Kit,
in a previous email you mentioned the possibility that the endogeneity
test can be done within the FE context or the IV framework:
Kit said:
"I think what is being confused here is that one could do two Hausman
tests in a FE context: one for FE vs RE (which does question the
correlation between regressor and fixed effect) and another, in the
pure FE context, for endogeneity of regressors. That is, the test of
OLS vs IV for the LSDV model. The former Hausman test would look at
the correlation between regressor (mangerial ownership) and the firm-
specific effect, but if done purely in a OLS/LSDV framework, could be
weakened if OLS is inappropriate in the first place. But I don't see
how that critique would apply if the test was done in a IV framework,
allowing for endogeneity of regressors."
I obtained the conditional moment test within the FE suggested in the
paper and found strong rejection for exogeneity (unlike what I find
with the endog option in xtivreg2).
If you have any thoughts on this, it would be truly appreciated.
Erasmo
On 4/20/07, Erasmo Giambona <e.giambona@gmail.com> wrote:
Thanks Mark and Kit. This was really helpful. I had thought that paper
could explain why I get FE-IV estimates for the "endogenous" variables
that are quite different from FE-OLS, but the endog option shows no
signs of endogeneity.
Best regards,
Erasmo
On 4/20/07, Kit Baum <baum@bc.edu> wrote:
> Mark said
>
> >
> > "One can formalize this evidence against the exogeneity of
> > managerial ownership by testing for a correlation between the
> > fixed effect and managerial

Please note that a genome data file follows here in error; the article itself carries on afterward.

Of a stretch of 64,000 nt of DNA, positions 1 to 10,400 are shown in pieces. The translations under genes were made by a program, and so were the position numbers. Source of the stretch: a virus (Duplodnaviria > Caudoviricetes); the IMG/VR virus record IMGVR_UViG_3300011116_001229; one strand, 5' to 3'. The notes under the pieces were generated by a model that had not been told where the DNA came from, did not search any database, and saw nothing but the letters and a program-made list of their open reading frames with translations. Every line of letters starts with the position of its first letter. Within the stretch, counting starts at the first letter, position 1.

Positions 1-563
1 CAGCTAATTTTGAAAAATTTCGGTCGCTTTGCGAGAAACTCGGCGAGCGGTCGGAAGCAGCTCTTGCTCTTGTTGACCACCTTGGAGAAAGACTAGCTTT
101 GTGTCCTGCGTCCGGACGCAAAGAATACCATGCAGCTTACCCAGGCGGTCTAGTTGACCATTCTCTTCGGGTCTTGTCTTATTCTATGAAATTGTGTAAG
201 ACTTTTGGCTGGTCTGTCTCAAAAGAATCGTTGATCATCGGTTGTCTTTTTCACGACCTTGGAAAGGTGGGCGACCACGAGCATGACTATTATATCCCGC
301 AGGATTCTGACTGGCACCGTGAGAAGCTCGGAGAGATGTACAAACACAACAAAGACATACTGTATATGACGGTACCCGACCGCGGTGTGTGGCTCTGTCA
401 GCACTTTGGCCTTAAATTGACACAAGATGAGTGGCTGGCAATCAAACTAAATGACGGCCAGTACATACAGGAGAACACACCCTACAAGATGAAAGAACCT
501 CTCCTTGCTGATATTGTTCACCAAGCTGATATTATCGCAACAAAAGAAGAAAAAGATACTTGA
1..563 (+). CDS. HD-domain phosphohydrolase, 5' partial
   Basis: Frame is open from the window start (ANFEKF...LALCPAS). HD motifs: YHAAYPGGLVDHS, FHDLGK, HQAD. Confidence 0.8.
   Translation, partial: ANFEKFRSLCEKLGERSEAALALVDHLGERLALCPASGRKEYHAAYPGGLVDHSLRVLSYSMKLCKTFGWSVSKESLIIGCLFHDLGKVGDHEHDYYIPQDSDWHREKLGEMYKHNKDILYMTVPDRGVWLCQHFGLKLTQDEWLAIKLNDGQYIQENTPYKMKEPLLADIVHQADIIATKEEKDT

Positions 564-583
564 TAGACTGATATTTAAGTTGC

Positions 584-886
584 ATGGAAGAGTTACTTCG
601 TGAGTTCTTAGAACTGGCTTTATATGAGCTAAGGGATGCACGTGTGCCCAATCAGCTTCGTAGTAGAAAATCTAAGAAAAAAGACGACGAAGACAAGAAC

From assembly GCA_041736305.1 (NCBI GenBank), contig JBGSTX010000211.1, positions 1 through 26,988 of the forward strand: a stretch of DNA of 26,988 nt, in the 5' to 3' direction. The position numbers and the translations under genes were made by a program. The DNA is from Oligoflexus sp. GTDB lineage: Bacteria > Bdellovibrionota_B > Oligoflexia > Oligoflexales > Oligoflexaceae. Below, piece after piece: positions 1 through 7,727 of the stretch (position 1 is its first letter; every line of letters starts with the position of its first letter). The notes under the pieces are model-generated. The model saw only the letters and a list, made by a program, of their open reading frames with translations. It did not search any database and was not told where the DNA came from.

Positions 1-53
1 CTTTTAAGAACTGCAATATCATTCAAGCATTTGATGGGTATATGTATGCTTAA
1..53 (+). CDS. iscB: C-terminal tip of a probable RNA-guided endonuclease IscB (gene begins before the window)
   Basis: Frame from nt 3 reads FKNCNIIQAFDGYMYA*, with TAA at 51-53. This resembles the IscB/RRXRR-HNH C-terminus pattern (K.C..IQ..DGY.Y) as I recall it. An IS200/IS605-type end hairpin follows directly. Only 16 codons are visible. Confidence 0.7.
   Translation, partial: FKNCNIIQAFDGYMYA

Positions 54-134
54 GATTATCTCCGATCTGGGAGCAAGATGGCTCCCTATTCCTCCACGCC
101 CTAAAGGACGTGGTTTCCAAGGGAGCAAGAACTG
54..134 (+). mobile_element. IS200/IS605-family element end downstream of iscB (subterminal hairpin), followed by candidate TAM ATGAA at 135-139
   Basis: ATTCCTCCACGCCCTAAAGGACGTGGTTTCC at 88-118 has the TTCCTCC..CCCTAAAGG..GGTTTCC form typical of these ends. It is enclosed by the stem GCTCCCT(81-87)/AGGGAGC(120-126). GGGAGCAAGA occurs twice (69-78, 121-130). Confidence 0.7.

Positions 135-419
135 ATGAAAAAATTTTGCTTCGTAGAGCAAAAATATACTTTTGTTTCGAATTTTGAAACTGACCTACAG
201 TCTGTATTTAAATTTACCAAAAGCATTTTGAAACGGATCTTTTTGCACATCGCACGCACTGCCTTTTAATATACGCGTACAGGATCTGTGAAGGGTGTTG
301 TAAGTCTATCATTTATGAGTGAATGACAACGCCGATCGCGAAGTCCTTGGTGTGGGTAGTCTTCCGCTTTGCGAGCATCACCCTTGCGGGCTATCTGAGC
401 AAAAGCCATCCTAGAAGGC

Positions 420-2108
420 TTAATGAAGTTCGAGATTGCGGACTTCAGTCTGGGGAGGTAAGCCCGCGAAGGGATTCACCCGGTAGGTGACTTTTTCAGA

> > ownership. We could use a Hausman (1978) test, but this test
> > would tend to
> > over-reject the null hypothesis of zero correlation because
> > it would tend to reject
> > if any of the explanatory variables were correlated with the
> > fixed effect.
> > To reduce this Type I error, we construct a more precise
> > &conditional moment'
> > test, which is in the spirit of a Hausman test, but tends to
> > reject only if
> > managerial ownership is the source of the specification error
> > (Greene, 1997, p. 534; Newey, 1985)."
>
> This is very curious. Do we have the context right?
>
> If I'm not mistaken, the above makes sense if the authors are talking
> about the application of a Hausman test to an equation without fixed
> effects. In that case, omission of the fixed effects would generate
> omitted variable bias if the explanatory variables are correlated with
> the omitted "fixed effects" since they are now in the error term.
>
> But say we apply the Hausman test to a fixed effects estimation done as
> a LSDV (least squares dummy variable) estimation. Then I can't see what
> the problem would be. There's nothing wrong with explanatory variables
> being correlated with each other, and the LSDVs that are included as
> regressors are just that.
>
>
> I think what is being confused here is that one could do two Hausman
> tests in a FE context: one for FE vs RE (which does question the
> correlation between regressor and fixed effect) and another, in the
> pure FE context, for endogeneity of regressors. That is, the test of
> OLS vs IV for the LSDV model. The former Hausman test would look at
> the correlation between regressor (mangerial ownership) and the firm-
> specific effect, but if done purely in a OLS/LSDV framework, could be
> weakened if OLS is inappropriate in the first place. But I don't see
> how that critique would apply if the test was done in a IV framework,
> allowing for endogeneity of regressors.
>
>
>
> Kit Baum, Boston College Economics
> http://ideas.repec.org/e/pba1.html
> An Introduction to Modern Econometrics Using Stata:
> http://www.stata-press.com/books/imeus.html
>
>
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